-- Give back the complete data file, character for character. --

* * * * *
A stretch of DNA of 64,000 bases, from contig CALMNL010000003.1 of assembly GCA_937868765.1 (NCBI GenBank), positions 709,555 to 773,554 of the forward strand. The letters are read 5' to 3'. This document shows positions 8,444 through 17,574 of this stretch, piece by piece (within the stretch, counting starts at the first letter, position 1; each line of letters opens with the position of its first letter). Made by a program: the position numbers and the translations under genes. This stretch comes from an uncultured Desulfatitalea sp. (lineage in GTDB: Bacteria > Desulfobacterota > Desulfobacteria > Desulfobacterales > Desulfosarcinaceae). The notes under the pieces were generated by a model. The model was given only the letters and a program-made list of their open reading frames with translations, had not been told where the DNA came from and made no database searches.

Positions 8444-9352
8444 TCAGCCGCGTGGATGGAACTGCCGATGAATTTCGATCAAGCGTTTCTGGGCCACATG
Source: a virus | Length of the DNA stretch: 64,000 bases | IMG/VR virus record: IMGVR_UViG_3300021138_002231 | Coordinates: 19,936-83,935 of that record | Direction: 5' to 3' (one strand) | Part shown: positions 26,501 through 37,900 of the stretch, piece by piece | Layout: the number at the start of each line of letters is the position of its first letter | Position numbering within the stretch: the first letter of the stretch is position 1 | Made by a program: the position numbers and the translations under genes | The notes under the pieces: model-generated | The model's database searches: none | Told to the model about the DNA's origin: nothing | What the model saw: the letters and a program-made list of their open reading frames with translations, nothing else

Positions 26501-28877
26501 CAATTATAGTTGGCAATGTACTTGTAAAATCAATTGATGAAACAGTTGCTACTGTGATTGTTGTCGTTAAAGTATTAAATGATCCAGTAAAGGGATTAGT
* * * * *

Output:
A stretch of DNA of 64,000 bases, from contig CALMNL010000003.1 of assembly GCA_937868765.1 (NCBI GenBank), positions 709,555 to 773,554 of the forward strand. The letters are read 5' to 3'. This document shows positions 8,444 through 17,574 of this stretch, piece by piece (within the stretch, counting starts at the first letter, position 1; each line of letters opens with the position of its first letter). Made by a program: the position numbers and the translations under genes. This stretch comes from an uncultured Desulfatitalea sp. (lineage in GTDB: Bacteria > Desulfobacterota > Desulfobacteria > Desulfobacterales > Desulfosarcinaceae). The notes under the pieces were generated by a model. The model was given only the letters and a program-made list of their open reading frames with translations, had not been told where the DNA came from and made no database searches.

Positions 8444-9352
8444 TCAGCCGCGTGGATGGAACTGCCGATGAATTTCGATCAAGCGTTTCTGGGCCACATG
Source: a virus | Length of the DNA stretch: 64,000 bases | IMG/VR virus record: IMGVR_UViG_3300021138_002231 | Coordinates: 19,936-83,935 of that record | Direction: 5' to 3' (one strand) | Part shown: positions 26,501 through 37,900 of the stretch, piece by piece | Layout: the number at the start of each line of letters is the position of its first letter | Position numbering within the stretch: the first letter of the stretch is position 1 | Made by a program: the position numbers and the translations under genes | The notes under the pieces: model-generated | The model's database searches: none | Told to the model about the DNA's origin: nothing | What the model saw: the letters and a program-made list of their open reading frames with translations, nothing else

Positions 26501-28877
26501 CAATTATAGTTGGCAATGTACTTGTAAAATCAATTGATGAAACAGTTGCTACTGTGATTGTTGTCGTTAAAGTATTAAATGATCCAGTAAAGGGATTAGT